Trump panned poli­cies that he said have led to Amer­i­can jobs be­ing moved over­seas, in part be­cause of in­ter­na­tional trade agree­ments that Clin­ton has sup­ported. He pushed Clin­ton ag­gres­sively on her past sup­port for the Trans-Pa­cific Part­ner­ship trade pact while she was serv­ing in the Obama ad­min­is­tra­tion. She’s since said she op­poses the sweep­ing deal in its fi­nal form.

“You called it the gold stan­dard of trade deals,” Trump said. “If you did win, you would ap­prove that.”

Dis­put­ing his ver­sion of events, Clin­ton said, “I know you live in your re­al­ity.”

Trump strug­gled to an­swer re­peated ques­tions about why he only re­cently ac­knowl­edged that Barack Obama was born in the United States. For years, Trump has been the chief pro­moter of ques­tions falsely sug­gest­ing the pres­i­dent was born out­side of Amer­ica.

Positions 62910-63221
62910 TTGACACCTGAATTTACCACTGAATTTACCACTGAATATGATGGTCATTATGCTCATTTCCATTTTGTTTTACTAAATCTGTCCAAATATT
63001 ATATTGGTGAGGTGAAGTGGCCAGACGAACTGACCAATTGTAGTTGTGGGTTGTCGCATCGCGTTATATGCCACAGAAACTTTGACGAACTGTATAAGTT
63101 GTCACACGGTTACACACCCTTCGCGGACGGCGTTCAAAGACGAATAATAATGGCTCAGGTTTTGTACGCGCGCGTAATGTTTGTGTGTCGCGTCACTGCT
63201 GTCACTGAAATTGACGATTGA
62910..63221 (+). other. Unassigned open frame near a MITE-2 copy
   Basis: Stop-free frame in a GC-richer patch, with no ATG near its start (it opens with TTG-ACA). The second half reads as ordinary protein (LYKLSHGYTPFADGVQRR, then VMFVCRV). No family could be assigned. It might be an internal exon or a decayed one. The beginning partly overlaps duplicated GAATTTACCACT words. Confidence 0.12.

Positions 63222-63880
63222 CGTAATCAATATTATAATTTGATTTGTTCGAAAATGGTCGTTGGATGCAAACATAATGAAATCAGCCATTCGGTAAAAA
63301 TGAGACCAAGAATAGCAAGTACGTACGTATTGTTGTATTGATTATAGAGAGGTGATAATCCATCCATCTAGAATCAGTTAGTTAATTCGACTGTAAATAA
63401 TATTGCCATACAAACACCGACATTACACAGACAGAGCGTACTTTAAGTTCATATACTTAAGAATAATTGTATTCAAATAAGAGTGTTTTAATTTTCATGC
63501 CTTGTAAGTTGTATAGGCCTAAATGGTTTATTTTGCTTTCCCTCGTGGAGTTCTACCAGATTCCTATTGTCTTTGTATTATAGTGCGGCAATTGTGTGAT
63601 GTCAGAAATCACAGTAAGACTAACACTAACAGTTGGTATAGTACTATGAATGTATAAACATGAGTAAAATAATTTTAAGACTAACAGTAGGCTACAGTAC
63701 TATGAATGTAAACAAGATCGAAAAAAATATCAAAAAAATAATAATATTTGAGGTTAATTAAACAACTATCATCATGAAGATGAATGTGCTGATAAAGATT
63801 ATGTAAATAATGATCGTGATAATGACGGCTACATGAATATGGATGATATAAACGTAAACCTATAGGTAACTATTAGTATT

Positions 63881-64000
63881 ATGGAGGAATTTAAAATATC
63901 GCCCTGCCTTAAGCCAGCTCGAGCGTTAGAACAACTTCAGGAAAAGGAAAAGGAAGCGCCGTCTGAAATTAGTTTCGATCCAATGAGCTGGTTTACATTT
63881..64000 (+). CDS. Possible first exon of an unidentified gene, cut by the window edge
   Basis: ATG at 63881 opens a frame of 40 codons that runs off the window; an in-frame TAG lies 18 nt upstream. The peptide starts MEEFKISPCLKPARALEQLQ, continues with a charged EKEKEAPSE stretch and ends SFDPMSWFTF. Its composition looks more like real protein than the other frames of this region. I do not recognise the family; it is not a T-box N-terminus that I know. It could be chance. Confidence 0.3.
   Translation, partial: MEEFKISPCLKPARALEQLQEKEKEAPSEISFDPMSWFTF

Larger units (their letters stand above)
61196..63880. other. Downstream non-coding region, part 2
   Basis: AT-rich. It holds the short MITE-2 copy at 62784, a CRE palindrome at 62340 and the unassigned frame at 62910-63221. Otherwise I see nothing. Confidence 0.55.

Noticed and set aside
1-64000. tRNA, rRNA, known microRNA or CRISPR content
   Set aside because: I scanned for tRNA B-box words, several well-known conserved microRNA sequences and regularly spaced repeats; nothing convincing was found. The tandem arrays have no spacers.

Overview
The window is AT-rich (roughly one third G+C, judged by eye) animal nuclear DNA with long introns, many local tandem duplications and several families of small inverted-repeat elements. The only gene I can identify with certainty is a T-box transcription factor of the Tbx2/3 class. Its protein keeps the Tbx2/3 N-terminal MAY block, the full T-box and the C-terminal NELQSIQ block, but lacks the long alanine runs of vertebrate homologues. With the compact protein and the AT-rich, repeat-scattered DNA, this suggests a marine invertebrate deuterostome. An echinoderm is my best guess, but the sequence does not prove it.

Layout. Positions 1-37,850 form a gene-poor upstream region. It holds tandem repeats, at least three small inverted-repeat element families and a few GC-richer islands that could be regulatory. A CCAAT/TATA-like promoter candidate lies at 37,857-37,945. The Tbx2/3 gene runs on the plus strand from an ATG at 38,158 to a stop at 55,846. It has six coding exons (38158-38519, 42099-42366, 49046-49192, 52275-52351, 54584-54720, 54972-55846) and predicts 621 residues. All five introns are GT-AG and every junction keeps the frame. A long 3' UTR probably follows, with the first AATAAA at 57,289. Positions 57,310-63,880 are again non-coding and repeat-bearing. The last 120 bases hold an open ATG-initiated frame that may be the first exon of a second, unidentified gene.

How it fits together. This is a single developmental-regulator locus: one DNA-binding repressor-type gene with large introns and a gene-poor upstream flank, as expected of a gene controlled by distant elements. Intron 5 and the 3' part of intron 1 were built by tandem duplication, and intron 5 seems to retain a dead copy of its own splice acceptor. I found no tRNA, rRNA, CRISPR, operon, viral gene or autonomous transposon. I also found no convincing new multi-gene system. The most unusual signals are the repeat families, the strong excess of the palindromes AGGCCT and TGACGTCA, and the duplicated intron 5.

“He has re­ally started his po­lit­i­cal ac­tiv­ity on this racist lie,” Clin­ton charged.

Clin­ton aides spent the days lead­ing up to the de­bate ap­peal­ing for the me­dia and vot­ers to hold Trump to a higher stan­dard than they be­lieve he has faced for much of the cam­paign. Their con­cern was that if the some­times-bom­bas­tic Trump man­aged to keep his cool on­stage, he’d be re­warded — even if he failed to flesh out pol­icy specifics or didn’t tell the truth about his record and past state­ments.

Trump’s cam­paign has said the Clin­ton camp’s con­cerns re­flected wor­ries about the her de­bat­ing skills.